Procedure 13-1 CONDUCTING EXTRAORAL ASSESSMENTS
Steps from Fehrenbach MJ, Herring SW: Illustrated anatomy of the head and neck, ed 3, St Louis, 2007, Saunders. Figures courtesy Dr. Margaret Walsh, University of California–San Francisco.
|Parietal and occipital regions, including scalp (Figure 13-2, A), hair, and occipital nodes (Figure 13-2, B)
||Visually inspect the entire scalp by moving the hair, especially around the hairline, starting from around one ear and proceeding to the other ear. Standing behind, have the client bend the head forward, and bilaterally palpate the occipital nodes.
||Allows the clinician to inspect the scalp, where many lesions may be hidden by hair, and inspect the occipital nodes to check for tender, enlarged nodes or masses indicating local or systemic involvement. These nodes drain the area and may indicate a disease state in that area.
|Temporal region, including auricular nodes (Figure 13-3, A and B) and ears (Figure 13-3, C)
||Standing near the client on one side then the other, visually inspect and bilaterally palpate the auricular nodes and the scalp and face around each ear. Visually inspect and palpate each ear.
||Allows the clinician to check for tender, enlarged nodes or massing indicating local or systemic involvement. These nodes drain the areas around the ear and may indicate a disease state in that area. Also allows for inspection of the ear itself to check for infection or skin cancer.
|Frontal region, including forehead and frontal sinuses (Figure 13-4)
||Visually inspect and use bilateral palpation of the forehead, including the frontal sinuses.
||Allows the clinician to check for any changes in the frontal bone and sinuses by checking for masses, tenderness, and increase skin temperature.
|Orbital region, including the eyes (Figure 13-5)
||Visually inspect the eyes and their movements and responses.
||Allows the clinician to check for any changes in the cranial nerves that serve the eyes, which may first exhibit as changes in the eye’s movement, constriction of the pupil, or changes in the visual acuity or field.
|Nasal region, including the nose (Figure 13-6)
||Visually inspect and use bilateral palpation for the nasal region, starting at the root of the nose and proceeding to its tip.
||Allows the clinician to assess for symmetry of the nose and for any signs of respiratory conditions.
|Infraorbital and zygomatic regions, including the muscles of facial expression (Figure 13-7, A), facial nodes (Figure 13-7, B), maxillary sinuses (Figure 13-7, C), and temporomandibular joints (TMJs) (Figure 13-7, D and E)
||Visually inspect the under eye and cheek areas, noting the use of the muscles of facial expression. Visually inspect and use bilateral palpitation of the facial nodes by moving from infraorbital region to the labial commissure and then to the surface of the mandible. Visually inspect and use bilateral palpitation of the maxillary sinuses. Gently place a finger into the outer portion of the external acoustic meatus. To access the TMJ and its associated muscles, use bilateral palpitation and ask the client to open and close the mouth several times. Then ask client to move the opened jaw left, then right, and then forward. Ask the client if they experienced any pain or tenderness. Note any sounds made by the joint.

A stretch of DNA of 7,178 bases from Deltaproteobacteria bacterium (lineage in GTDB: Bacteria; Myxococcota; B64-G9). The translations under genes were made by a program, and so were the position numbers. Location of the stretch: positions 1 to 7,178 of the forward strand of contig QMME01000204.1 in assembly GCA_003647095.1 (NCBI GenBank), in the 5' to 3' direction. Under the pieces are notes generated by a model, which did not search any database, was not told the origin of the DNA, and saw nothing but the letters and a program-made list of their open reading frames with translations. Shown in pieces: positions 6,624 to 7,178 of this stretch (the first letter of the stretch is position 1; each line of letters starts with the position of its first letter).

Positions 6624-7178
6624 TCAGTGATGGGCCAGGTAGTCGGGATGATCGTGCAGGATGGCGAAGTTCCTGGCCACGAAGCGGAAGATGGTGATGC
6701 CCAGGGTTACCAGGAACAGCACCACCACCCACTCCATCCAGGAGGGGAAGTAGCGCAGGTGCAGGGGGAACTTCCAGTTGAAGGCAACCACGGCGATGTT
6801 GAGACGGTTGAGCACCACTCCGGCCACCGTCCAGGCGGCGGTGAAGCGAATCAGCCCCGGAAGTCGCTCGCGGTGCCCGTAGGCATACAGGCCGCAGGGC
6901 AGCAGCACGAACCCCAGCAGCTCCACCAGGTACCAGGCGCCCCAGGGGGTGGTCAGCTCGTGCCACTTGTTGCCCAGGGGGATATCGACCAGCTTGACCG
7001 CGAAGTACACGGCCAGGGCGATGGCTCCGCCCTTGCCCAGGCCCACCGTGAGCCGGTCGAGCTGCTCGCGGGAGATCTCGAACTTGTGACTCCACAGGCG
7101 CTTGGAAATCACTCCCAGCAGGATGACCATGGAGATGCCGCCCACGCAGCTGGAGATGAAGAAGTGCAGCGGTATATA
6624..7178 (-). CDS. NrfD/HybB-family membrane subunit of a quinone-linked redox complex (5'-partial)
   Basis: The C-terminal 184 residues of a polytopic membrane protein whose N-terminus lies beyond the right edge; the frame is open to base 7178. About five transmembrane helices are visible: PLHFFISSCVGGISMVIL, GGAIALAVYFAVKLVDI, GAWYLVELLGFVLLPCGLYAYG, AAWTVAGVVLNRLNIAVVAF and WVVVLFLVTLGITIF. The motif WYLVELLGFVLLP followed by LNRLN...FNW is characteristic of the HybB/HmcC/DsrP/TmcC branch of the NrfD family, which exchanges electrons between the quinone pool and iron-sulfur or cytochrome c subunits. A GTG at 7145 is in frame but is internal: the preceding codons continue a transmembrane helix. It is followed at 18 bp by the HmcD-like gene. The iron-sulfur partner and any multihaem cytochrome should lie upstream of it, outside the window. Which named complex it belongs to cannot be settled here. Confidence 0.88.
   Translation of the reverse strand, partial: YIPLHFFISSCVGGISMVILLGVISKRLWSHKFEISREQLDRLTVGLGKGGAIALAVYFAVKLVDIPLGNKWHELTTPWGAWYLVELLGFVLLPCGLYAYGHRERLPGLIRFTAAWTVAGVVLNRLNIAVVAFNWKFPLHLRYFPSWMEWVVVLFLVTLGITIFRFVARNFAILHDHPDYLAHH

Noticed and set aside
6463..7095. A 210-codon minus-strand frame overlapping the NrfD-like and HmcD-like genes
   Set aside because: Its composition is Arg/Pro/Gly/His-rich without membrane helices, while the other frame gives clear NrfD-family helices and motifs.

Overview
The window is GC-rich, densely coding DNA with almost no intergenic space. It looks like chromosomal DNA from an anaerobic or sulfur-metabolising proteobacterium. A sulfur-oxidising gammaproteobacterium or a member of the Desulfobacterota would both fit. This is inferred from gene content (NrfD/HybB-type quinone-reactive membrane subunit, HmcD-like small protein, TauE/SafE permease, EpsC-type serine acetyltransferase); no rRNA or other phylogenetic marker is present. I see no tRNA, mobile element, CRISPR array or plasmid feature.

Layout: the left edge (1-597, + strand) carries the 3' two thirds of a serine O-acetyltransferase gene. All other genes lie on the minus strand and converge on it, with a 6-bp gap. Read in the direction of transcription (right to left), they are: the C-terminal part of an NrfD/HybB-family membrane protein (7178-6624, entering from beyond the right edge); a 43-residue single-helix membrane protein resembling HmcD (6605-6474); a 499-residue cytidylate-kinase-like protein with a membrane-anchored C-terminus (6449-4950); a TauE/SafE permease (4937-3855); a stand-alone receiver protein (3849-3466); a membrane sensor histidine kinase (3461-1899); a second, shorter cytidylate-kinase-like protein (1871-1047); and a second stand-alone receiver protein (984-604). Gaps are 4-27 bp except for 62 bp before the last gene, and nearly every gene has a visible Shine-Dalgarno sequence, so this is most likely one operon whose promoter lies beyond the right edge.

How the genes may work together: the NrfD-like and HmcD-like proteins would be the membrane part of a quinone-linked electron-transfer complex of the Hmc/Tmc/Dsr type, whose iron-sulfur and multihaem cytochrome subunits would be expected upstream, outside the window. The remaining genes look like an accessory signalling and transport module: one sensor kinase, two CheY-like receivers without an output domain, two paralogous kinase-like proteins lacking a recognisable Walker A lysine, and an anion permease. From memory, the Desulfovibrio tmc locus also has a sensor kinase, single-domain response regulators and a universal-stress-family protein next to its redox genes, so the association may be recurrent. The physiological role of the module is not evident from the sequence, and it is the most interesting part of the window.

||Checks for a lack of expression, which may indicate a change in the cranial nerve that serves the facial muscles. Also checks the maxillary sinus for tenderness and increased skin temperature. Allows the clinician to assess for temporomandibular disorders (TMDs).
|Buccal region, including the masseter muscle (Figure 13-8, A) and parotid salivary glands (Figure 13-8, B)
||Standing near the client on each side, visually inspect and use bilateral palpation of the masseter muscle and parotid gland by starting in front of each ear and moving to the cheek area and down to the angle of the mandible. Place the fingers of each hand over the masseter muscle and ask client to clench the teeth together several times.
||Allows the clinician to check for tender, enlarged nodes or masses indicating local or systemic infection. These nodes drain the area of the cheek and may indicate a disease state in that area. Also allows the clinician to check the masseter muscle for development and that the parotid glands are free of tenderness and enlargement.
|Mental region, including the chin (Figure 13-9)
||Standing near the client on each side, visually inspect and use bilateral palpitation of the chin.
||Allows the clinician to detect enlargement or masses, as well as any abnormal growth of soft tissue or bone, surface lesions, and tenderness.
|Anterior and posterior cervical regions, including sternocleidomastoid muscle (SCM) and associated nodes (Figure 13-10)
||With the client looking straight ahead, use manual palpitation with two hands on each side of the neck to assess the superficial cervical nodes. Start below the ear and continue the whole length of the SCM surface to the clavicles (see Figure 13-18, A). Then have the client tilt the head to the side and palpate the deep cervical nodes on the underside of the anterior and posterior aspects of the SCM.
||Allows the clinician to check for enlarged nodes or masses indicating local or systemic disease.
|Submandibular and submental triangle regions, including submandibular and sublingual salivary glands and associated nodes (Figure 13-11)
||Standing slightly behind the client on eac/>
Only gold members can continue reading. Log In